korean-plane-landing

Could South Korea’s hierarchical culture have caused planes to crash?

If you work or do business with South Koreans, you really need to understand hierarchy.

Otherwise you could crash too!

Hierarchy plays a pivotal role in the culture; a value informing beliefs and behaviours that have been formed over generations.

When people from less hierarchical cultures, such as Denmark, Australia and the USA, collaborate with South Koreans, it’s usually a lack of awareness around hierarchy, status and face that cause challenges.

We are going to look at a fascinating example of how hierarchy manifests in South Korean culture.


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Why Were South Korean Planes Crashing?

Many years ago, there were a spate of plane crashes all involving South Korean airlines.

Between 1970 and 1999, many fatal incidents occurred, during which time 16 aircraft were written off in serious incidents and accidents with the loss of 700 lives.

The 1990s is littered with examples; the most infamous being Korean Air Flight 801, which smashed into a hill, killing 228 of 254 passengers on board in 1997.

As recently as 2016, Asiana Airlines Flight 214 crashed during a landing attempt at San Francisco International Airport, killing two and injuring 180 of 307 passengers.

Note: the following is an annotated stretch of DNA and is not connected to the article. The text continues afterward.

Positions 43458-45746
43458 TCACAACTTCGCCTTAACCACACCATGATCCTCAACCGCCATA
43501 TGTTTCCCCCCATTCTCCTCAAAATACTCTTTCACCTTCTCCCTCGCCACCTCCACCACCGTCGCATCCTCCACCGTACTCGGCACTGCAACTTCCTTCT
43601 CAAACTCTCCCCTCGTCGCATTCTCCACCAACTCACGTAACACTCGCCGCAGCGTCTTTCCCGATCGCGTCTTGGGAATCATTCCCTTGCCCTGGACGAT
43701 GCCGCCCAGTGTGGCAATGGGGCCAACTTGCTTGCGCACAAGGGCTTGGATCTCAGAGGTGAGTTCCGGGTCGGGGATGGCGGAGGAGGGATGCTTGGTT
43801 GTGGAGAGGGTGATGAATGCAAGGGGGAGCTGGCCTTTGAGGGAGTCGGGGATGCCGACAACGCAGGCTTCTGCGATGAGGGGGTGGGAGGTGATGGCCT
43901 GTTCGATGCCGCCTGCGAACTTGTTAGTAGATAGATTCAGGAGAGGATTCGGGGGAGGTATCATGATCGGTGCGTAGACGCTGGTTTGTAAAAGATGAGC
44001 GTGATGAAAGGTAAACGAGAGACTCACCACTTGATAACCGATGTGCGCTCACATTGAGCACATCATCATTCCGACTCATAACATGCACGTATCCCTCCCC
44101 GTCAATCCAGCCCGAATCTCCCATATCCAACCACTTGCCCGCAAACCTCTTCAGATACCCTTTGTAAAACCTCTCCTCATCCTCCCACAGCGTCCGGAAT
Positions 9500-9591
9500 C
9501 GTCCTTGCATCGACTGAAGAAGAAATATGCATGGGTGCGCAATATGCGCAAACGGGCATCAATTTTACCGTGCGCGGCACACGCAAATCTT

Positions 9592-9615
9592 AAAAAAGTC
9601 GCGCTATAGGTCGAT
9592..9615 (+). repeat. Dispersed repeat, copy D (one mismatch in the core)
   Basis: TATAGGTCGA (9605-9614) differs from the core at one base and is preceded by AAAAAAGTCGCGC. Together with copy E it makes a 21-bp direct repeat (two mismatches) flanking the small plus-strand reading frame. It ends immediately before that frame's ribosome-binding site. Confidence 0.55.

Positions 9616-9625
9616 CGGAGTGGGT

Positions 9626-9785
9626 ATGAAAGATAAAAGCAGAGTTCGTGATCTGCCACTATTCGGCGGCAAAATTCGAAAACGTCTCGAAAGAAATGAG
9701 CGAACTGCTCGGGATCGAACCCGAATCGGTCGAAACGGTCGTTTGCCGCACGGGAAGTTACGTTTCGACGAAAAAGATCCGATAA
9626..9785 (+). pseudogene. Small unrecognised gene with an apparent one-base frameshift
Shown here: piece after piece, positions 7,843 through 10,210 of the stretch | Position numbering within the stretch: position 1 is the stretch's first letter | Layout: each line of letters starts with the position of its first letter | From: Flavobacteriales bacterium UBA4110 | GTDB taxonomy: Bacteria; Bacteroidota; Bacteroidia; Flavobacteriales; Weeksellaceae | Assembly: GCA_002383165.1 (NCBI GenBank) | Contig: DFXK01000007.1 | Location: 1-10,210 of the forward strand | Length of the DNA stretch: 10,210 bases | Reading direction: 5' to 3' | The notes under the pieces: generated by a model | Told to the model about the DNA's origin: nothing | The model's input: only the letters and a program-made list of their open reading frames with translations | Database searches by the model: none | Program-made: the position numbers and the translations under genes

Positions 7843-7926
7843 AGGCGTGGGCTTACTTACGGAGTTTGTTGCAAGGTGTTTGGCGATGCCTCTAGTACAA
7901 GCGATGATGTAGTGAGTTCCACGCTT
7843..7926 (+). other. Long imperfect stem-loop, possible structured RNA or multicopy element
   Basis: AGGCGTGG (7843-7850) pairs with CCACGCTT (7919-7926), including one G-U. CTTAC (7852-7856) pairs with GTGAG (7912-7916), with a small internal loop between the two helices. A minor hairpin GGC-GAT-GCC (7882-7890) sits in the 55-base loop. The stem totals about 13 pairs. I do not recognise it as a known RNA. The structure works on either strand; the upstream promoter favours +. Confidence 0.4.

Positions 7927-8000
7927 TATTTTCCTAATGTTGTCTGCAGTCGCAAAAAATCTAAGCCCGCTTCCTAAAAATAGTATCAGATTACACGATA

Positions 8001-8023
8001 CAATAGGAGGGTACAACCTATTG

Korean Airlines flight 801

Aerial views of Sasa Valley crash site of Korean Airlines flight 801 on Aug. 6, 1997.

U.S. Navy, U.S. Coast Guard, U.S. Air Force, and numerous civilian rescue teams, assisting in the search and rescue efforts. [source]


Was Korea’s hierarchical culture to blame?

You can find articles from CNN, the LA Times, CNBC and The National Geographic all pointing towards a culture problem in the cockpit – when people needed to speak up and let their superiors know that something was wrong, they were keeping quiet, or at best not being clear enough.

In fact, the theory goes back way longer. In a 2008 interview with Fortune, author Malcolm Gladwell said:

“Korean Air had more plane crashes than almost any other airline in the world for a period at the end of the 1990s.

When we think of airline crashes, we think, Oh, they must have had old planes. They must have had badly trained pilots. No. What they were struggling with was a cultural legacy, that Korean culture is hierarchical.

You are obliged to be deferential toward your elders and superiors in a way that would be unimaginable in the U.S.”


Or did hierarchy have nothing to do with it?

Although, it’s a nice theory, it’s also important to be sceptical.

If Korea’s Confucian inspired culture that values hierarchy and harmony is to blame, then why do the airlines of China, Thailand, Vietnam and other countries which share similar values not have the same problems?

As argued by Slate, the answer is probably more to do with things like lack of training, over-reliance on software and inexperience although air crash investigators in some cases did state that poor communication (hindered by cultural norms) did contribute.

Whatever the answer, it's food for thought and helps ram home the message, that when in South Korea pay attention to hierarchy!


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